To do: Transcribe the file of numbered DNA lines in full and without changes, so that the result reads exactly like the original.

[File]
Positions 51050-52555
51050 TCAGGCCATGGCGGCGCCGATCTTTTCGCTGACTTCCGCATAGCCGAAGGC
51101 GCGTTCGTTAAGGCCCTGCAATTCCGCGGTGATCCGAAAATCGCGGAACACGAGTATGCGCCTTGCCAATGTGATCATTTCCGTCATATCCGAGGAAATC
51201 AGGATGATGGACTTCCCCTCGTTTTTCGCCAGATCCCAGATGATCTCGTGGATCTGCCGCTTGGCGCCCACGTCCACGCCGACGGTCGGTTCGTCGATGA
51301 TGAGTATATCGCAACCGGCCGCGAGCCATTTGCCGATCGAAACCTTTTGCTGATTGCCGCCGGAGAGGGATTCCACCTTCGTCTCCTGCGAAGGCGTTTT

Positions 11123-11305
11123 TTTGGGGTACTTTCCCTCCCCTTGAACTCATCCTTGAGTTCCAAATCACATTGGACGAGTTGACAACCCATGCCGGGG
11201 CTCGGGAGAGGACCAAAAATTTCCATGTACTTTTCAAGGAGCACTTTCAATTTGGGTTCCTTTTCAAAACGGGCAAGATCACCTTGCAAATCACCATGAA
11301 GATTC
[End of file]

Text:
Positions 51050-52555
51050 TCAGGCCATGGCGGCGCCGATCTTTTCGCTGACTTCCGCATAGCCGAAGGC
51101 GCGTTCGTTAAGGCCCTGCAATTCCGCGGTGATCCGAAAATCGCGGAACACGAGTATGCGCCTTGCCAATGTGATCATTTCCGTCATATCCGAGGAAATC
51201 AGGATGATGGACTTCCCCTCGTTTTTCGCCAGATCCCAGATGATCTCGTGGATCTGCCGCTTGGCGCCCACGTCCACGCCGACGGTCGGTTCGTCGATGA
51301 TGAGTATATCGCAACCGGCCGCGAGCCATTTGCCGATCGAAACCTTTTGCTGATTGCCGCCGGAGAGGGATTCCACCTTCGTCTCCTGCGAAGGCGTTTT

Positions 11123-11305
11123 TTTGGGGTACTTTCCCTCCCCTTGAACTCATCCTTGAGTTCCAAATCACATTGGACGAGTTGACAACCCATGCCGGGG
11201 CTCGGGAGAGGACCAAAAATTTCCATGTACTTTTCAAGGAGCACTTTCAATTTGGGTTCCTTTTCAAAACGGGCAAGATCACCTTGCAAATCACCATGAA
11301 GATTC